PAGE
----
Wednesday, September 19, 2012

Creating an audiobook using ACX

Over the summer I was hanging out with a bunch of indie author friends at a book fair in Pioneer Courthouse Square. Now, none of us ever sell very much at these things, but that's fine because they're really an excuse for us all to get together, eat doughnuts, and talk about indie writing/publishing/marketing stuff that no one else in our lives is remotely interested in. (We also take a lot of dumb pictures of each other trying to look authorly.)



Author Laura A.H. Elliott and I got to talking about audiobooks. She was just about to release her first one -  13 on Halloween. I'd always wanted to do audiobook versions of my books, but assumed that it was kind of a logistical nightmare and out of my price range. (I'm cheap. Book covers are the only thing I pay for!)

When she told me that she didn't have to pay a dime to have her audiobook narrated and produced, I was all SHUT THE FRONT DOOR and grilled her like I was doing a front page piece for the Cheapskate Gazette.

I went home and opened an ACX (Audiobook Creation Exchange) account that day. Glimpse came out at the end of last month, Glimmer is making its way to Amazon, Audible, and iTunes right now, and Glow and the Zellie Wells trilogy are in production.

 
I thought I would share with you all just how easy the process of creating an audiobook through ACX has been for me, so that we can all have people not only reading, but listening to our books! 
 
 
2. Create an account (click on the big Get Started button after admiring Neil Gaiman for a minute)
 
3. This account works with your Amazon account - so you'll have the same sign in and password
 
4. Creating an account here is very similar to creating an account on any e-book platform - just follow the directions and fill in the info
 
5. Confirm you own the rights to your titles. This is similar to adding your books to your Author Central account, sort of an is this book yours? within ACX and then you confirm if it is or isn't.
 
6. Next comes the bit I found the most tedious - creating your title profile
 a. Post a cover photo (don't worry, it's not the FINAL cover art)
 b. Post a description
 c. Post an excerpt for narrators to audition with
 d. Post a write up of anything else potential narrators and producers need to know - for example, I stated that I needed a female narrator that could handle alternating POV's/chapters between a female and male character.
 e. Post word count, territories (most will be Worldwide like with e-books)
 f. Choose your royalty sitch.
 
This is where you decide if you are going to pay an upfront hourly rate or royalty share. Obviously, if you pay upfront...it's going to cost something. If you do the royalty share, you don't pay anything upfront, but you do split all of your royalties with the narrator/producer 50/50.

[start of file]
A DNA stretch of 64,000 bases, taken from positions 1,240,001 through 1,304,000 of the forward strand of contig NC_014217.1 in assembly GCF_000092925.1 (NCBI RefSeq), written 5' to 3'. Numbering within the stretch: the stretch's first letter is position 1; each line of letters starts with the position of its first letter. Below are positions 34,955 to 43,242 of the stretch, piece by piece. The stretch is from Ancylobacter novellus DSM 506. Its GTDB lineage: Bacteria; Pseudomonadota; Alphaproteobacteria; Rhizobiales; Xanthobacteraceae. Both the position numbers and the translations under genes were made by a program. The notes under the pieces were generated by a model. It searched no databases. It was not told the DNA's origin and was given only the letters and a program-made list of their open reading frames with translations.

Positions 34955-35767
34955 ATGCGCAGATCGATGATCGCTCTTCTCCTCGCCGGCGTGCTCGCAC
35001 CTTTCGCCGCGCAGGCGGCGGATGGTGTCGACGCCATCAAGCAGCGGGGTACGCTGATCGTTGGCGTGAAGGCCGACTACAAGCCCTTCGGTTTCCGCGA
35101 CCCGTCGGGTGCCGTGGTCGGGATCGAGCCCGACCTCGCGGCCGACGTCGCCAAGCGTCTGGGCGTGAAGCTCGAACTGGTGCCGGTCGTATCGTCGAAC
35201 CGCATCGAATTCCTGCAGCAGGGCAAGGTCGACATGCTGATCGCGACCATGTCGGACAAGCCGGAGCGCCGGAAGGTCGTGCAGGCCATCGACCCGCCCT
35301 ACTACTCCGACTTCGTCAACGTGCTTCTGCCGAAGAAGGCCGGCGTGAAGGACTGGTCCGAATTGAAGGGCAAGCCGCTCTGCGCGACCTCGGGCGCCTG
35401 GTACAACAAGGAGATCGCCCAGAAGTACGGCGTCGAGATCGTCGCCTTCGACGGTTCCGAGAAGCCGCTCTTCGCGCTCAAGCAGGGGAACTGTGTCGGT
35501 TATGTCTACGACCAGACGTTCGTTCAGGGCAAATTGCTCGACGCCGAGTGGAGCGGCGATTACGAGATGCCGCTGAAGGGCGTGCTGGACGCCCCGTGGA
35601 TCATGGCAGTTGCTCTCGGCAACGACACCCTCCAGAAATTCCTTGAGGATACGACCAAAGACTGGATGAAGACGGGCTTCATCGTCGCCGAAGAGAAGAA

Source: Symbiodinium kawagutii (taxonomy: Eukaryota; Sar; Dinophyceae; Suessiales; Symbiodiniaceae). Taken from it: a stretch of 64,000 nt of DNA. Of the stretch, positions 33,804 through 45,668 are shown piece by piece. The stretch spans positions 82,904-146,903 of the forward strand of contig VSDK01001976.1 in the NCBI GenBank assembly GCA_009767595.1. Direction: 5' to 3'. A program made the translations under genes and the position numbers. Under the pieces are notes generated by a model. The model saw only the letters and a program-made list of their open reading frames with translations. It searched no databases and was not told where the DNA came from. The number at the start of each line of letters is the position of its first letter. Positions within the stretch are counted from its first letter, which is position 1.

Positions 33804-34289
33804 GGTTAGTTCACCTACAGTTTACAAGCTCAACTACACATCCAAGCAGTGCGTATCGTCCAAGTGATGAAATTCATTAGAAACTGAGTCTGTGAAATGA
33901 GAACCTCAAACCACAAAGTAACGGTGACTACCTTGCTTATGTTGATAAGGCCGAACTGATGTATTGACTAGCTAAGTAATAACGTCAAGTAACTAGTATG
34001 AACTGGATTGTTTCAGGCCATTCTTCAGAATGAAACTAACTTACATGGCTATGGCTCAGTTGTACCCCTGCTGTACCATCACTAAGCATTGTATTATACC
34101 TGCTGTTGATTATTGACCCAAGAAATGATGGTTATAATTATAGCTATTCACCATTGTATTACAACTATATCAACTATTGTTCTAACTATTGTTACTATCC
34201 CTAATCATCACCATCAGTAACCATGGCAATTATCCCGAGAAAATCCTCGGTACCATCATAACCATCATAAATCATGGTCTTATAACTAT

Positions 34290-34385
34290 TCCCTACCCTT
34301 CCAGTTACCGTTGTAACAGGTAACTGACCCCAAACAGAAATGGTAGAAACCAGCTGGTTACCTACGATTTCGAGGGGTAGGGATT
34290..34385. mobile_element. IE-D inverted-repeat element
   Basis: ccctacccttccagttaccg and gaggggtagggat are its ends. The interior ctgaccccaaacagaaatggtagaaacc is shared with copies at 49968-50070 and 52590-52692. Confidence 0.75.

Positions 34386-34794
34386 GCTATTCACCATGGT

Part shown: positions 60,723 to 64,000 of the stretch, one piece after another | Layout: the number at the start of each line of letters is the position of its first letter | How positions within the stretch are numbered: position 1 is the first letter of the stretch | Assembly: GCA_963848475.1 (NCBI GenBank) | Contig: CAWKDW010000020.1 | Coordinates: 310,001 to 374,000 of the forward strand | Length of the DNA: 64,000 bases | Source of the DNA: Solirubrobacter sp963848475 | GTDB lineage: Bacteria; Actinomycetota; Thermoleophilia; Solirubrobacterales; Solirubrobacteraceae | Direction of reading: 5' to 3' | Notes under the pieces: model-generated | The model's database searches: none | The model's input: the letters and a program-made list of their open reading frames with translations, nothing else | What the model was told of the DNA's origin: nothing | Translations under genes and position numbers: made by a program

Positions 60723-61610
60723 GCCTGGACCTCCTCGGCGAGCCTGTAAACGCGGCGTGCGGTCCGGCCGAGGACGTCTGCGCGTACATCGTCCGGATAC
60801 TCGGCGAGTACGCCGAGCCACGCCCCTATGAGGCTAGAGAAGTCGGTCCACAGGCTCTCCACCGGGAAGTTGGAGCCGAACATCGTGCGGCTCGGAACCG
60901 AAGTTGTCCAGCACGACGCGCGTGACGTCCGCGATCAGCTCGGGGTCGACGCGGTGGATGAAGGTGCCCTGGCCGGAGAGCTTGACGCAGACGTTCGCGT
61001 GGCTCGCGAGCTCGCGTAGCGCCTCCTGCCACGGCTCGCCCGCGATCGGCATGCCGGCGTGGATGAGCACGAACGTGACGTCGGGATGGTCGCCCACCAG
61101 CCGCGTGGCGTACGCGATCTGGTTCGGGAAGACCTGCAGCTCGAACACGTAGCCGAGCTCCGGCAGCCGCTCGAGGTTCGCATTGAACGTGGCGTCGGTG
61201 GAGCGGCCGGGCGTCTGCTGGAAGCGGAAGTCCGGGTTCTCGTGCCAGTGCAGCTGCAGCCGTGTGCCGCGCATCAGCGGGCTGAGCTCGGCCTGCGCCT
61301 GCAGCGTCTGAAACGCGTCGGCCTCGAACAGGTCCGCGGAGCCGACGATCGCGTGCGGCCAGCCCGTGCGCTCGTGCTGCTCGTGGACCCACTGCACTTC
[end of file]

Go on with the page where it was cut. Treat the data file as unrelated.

I chose to share my royalties, and in fact am happy to share my royalties. I honestly feel like my narrator, Martha Lee, put just as much work into creating the audiobooks as I did writing the books!
 
7. Now your title profiles are listed on ACX for narrators and producers to peruse. (A lot of the narrators are also the producers.)
You can wait for them to come to you, but I have no patience, so I started listening to narrator auditions right away. (Go up to Search and click on Narrators for hire.)
 
8. To narrow down the number of auditions, you can put in parameters for your project. ex. Genre, Gender, Accent, Payment (some narrators don't do royalty sharing), Style, etc. I did this and came back with about 20 audition samples to listen to.
 
Now here's where I feel I had a bit of luck. I found Martha the first go around and when I heard her audition...I got that feeling like when you're going along writing and the dialogue is flowing and you don't even have to work for it. She just sounded right.
 
I could have made her an offer straight away, by clicking on the Make an Offer button, but I was new, so I asked her to audition for Glimpse. You know how in your head all your characters sound like you when you're reading your books? Well, when I heard Martha's samples, I thought she sounded more like Zellie than I did.
 
9. I made her an offer - this is basically stating that I would like to hear the first 15 minutes by this date and have the project completed by this date. Don't worry if you are clueless to how long the whole thing should take - ACX has a formula to help you figure it out based on word count. Also, I think it's a good idea to always go with the 72 hour offer. Martha is in New York and I'm in Oregon, so we have had some time zone issues.
 
So, hopefully they accept your offer.This is all done through the messaging on ACX. I will say that we had some trouble with some of our messages not reaching each other. No matter, when it came time to send her the manuscript, I emailed her the word doc. and we've mostly been communicating through e-mail since.
 
Now, you might not want to e-mail a stranger a word doc. Go with your gut. I wanted her to be able to print the manuscript out in the font and font size she wanted and also so she could make notes. In addition, Glimpse has been out since 2010, so I wasn't really worried about it being pirated (because it already has been all over the land) or people calling into question if it was mine. ( For better or for worse, it is. Ha!)
 
10. Then you wait. In the meantime, you can add your cover art to the project. However, BE CAREFUL. If you're good with Photoshop, you can probably adjust the covers yourself. If not, have your cover designer or someone that is good with Photoshop format your covers. Don't just slap your e-book cover in the shape of a square up there. 1. it won't look right 2. it's a pain in the butt to change it.